The Enchanted by Rene Denfeld

The Enchanted relates the story of a death row inmate and the details of prison life that he observes. The main players are unnamed and only referred to as “The Lady” and “The Priest.” This contributes to the hazy tone established early on by the narrator, which is ideal for someone with a perception blurred by countless years of incarceration. In spite of the intriguing atmosphere and the lulling quality of Denfeld’s writing, however, I can’t help but feel that I entirely missed the point of this novel.

According to our unnamed narrator, the ancient prison is “enchanted,” and he often sees fantastical creatures, particularly during times of death. It is not entirely evident if anyone else at the prison sees these spectres, which is simultaneously fascinating and frustrating. We know that our narrator is troubled, as he has hinted towards his horrendous crimes and his own mental instability – he is unreliable at best. The entire story is filtered through him, and he leaves out some important details until the very end of the novel, bringing much of his narration into question.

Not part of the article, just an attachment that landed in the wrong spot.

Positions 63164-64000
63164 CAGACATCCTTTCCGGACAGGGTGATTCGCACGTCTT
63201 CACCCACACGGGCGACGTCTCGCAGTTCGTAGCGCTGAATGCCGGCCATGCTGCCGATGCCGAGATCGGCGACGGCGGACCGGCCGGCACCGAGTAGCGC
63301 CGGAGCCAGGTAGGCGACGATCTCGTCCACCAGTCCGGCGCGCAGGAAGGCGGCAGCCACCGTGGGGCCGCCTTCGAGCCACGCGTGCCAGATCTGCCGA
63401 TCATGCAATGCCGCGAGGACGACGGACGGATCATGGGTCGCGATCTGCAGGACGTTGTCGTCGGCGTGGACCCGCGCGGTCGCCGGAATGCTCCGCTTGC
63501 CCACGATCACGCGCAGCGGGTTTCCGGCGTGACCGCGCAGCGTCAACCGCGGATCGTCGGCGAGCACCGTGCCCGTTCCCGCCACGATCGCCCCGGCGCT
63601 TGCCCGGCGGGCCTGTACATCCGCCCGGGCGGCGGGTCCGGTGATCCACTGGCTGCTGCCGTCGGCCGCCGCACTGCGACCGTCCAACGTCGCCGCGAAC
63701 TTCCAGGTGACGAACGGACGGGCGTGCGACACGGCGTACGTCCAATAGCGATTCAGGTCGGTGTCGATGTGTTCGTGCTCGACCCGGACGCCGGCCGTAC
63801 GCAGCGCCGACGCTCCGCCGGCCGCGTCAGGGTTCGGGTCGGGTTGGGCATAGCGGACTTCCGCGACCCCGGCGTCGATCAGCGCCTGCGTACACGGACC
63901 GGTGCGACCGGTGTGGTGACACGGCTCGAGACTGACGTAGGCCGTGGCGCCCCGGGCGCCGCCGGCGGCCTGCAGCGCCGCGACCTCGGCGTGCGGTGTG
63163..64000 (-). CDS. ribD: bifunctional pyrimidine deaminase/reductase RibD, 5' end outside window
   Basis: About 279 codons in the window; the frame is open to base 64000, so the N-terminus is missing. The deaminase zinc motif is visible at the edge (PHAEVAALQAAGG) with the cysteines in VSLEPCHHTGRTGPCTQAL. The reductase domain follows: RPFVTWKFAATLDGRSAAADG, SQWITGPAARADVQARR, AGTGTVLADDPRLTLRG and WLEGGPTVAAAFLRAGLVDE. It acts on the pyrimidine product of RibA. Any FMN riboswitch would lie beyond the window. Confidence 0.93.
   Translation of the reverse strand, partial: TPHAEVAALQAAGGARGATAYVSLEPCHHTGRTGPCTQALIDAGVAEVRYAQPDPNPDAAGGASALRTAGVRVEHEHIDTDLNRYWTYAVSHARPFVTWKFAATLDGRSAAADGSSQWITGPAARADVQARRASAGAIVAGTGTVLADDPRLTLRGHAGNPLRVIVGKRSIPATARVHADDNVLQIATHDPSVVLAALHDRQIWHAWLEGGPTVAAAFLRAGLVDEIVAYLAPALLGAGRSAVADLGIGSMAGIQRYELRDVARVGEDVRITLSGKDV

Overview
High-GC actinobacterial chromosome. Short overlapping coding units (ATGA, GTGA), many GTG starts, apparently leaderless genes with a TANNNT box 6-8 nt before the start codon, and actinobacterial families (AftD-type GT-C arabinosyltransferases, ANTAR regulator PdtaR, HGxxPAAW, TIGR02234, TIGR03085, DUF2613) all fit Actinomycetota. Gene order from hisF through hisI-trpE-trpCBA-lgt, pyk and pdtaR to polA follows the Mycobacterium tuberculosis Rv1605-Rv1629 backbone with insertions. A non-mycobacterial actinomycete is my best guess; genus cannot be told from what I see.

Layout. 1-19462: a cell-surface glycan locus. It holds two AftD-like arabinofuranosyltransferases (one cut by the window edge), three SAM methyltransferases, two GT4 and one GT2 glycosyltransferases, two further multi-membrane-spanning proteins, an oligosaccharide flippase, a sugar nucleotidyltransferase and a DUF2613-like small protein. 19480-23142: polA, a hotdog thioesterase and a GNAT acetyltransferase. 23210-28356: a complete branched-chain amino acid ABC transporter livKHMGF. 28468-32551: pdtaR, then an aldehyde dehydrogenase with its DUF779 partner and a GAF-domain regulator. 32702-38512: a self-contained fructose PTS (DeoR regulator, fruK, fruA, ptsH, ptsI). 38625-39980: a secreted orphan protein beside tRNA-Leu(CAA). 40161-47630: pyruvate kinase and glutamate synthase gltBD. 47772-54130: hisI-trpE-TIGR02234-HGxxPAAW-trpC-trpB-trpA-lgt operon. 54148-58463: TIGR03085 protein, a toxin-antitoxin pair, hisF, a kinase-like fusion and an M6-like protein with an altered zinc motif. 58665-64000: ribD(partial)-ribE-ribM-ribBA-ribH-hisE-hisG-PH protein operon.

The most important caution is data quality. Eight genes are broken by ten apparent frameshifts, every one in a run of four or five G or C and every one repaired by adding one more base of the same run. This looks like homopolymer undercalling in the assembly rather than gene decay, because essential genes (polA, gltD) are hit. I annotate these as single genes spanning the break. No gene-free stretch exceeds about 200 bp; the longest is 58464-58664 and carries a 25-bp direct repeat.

I like unreliable narrators, that’s really not the issue for me. I am struggling with the underlying point of The Enchanted. The Lady tries to help the hopeless get off of death row; The Priest struggles with his lapsed faith; the narrator just wants to read and be left alone. Then there is the presence of these somewhat supernatural elements that, in spite of being beautifully described, don’t seem to contribute anything to the plot. Horses run through the prison when someone is executed. Other people seem to see this, and no one considers it out of the ordinary. Or is anyone seeing it at all, since this is all based solely on the narrator’s claims?

Amazon draws attention to the similarities between The Enchanted and Stephen King. I think they are going for the obvious parallel between prison novels with supernatural happenings, but Denfeld also tries to elicit sympathy for her murderers in a way that can’t quite live up to King’s prowess in Rita Hayworth and Shawshank Redemption and The Green Mile. She does a serviceable job, don’t get me wrong, but I just didn’t feel anything when her characters were executed – I sobbed when John Coffey died.

Asides from her gripping writing style, Denfeld’s debut novel doesn’t contribute much by way of innovative material. This is all territory that has been crossed before, and while her descriptions are quite poetic, her story is just mehh.



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